Archives

Cultured Applesauce

I’ve been reading a lot and trying to learn more about the fabulous world of traditional foods, especially the cultured/fermented foods. I’m trying to incorporate a variety of these cultured/fermented foods into my diet, to get a good variety of the healthy bacterias into my system.

One of my favorites, and the easiest and quickest by far, has been a cultured applesauce. This was the first one I tried, because it seemed like it would be the easiest food on a palate that is NOT accustomed to eating these types of foods. I’ve never, in my life, even tried a sauerkraut, properly cultured or not, so I feel a little timid about whether I can get used to the taste of that type of food. So applesauce it was. I got my recipe from this post by Real Food Forager for Cultured Applesauce.

Rather than using whey for the starter, I’ve been using this culture starter from Body Ecology. Find it here. In my warm kitchen (ranging anywhere between 70-80 degrees) , I only need to let it sit for about a day before putting it in the fridge, and this is what I end up with:

Cultured Applesauce

Cultured Applesauce

 

Yum! I’ve made this twice so far, and it is delicious! Apparently, it should stay fresh in the refrigerator for at least a few weeks, but one jar only lasts me about a week, eating it by myself.

First Attempt at Bone Broth

I finally made my first attempt at bone broth. On Sunday, I started my broth. I adapted my methods from two different recipes. Most of the recipe comes from the bone broth recipe in The Paleo Slow Cooker by Arsy Vartanian. You can find Arsy at her blog, Rubies and Radishes. I also used some recommendations from the bone broth recipe found in Beautiful Babies by Kristen Michaelis. You can find Kristen at her blog, Food Renegade.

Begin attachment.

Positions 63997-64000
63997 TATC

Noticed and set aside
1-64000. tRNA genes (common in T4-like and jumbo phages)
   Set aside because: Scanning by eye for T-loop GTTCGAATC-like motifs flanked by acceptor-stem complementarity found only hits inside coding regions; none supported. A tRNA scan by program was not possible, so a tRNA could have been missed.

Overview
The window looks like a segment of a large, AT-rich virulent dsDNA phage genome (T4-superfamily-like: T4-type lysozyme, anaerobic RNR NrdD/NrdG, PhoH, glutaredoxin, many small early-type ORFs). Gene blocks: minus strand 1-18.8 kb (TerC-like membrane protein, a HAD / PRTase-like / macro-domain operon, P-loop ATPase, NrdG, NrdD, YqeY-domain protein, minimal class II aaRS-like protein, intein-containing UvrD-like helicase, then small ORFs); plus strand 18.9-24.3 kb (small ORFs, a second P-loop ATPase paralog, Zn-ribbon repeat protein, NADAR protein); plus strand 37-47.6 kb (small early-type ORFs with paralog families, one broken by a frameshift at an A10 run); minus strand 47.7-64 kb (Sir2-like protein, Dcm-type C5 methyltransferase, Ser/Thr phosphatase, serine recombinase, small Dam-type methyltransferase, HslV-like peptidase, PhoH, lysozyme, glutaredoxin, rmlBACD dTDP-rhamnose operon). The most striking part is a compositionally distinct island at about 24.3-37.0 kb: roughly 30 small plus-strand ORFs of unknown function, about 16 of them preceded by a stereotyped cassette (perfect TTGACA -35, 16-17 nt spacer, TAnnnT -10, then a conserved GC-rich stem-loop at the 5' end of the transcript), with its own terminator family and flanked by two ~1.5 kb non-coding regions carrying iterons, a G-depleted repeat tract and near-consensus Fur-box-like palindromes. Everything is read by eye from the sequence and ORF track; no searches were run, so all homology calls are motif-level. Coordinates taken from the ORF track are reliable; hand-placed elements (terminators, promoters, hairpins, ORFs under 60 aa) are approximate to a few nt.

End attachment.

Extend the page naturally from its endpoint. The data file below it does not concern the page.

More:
First, on the recommendation from the recipe by Kristen, I roasted my beef bones in the oven. I used all marrow beef bones, because that is what I had from my grass-fed beef order from Hat Creek. As the bones were roasting in the oven, they smelled SOOOO good! It was making me very hungry. Once the bones were browned, I transferred them to the slow cooker, along with most of the ingredients from the recipe by Arsy.

Here’s what it looked like at the beginning:

The start of Bone Broth

The start of Bone Broth

 

I let the bone broth do its thing overnight, only adding a little water when the bones started peeking out a little. I tried to skim off any impurities after a couple hours, but there wasn’t really much to skim off, maybe because I used high quality bones?

All night, we could smell the broth in the crockpot, and all night, I dreamed about food. In the morning, it looked like this:

Finished Bone Broth

Finished Bone Broth

 

Then I strained everything out, let the broth cool in mason jars, and then put it in the fridge.

After hearing from a friend that they know someone who puts the bones back in for a second go-round, I decided to try it, and set everything back up in the crockpot to see if I could get a decent second batch of broth from one set of bones. I also came across this post from Nourished Kitchen, Perpetual Soup: The Easiest Bone Broth You’ll Make. Loving this idea, I decided to keep going with this set of bones as long as I can.

For the second batch of broth, I ended up letting it go longer than 24 hours, and just strained it out this morning. The broth is now cooling on my counter before I put it in the fridge, and a third batch is going in the crockpot.

I didn’t add much, if any, salt to the batches, as that can always be added later when you use it, but cannot be taken away if there is too much. Yesterday, I warmed up a jar of the broth with a little added salt, and drank it. It was DELICIOUS.

Overall, the process is super easy and takes very little active time. Its so easy, I wonder why I didn’t try this sooner.

Primal/Paleo Thoughts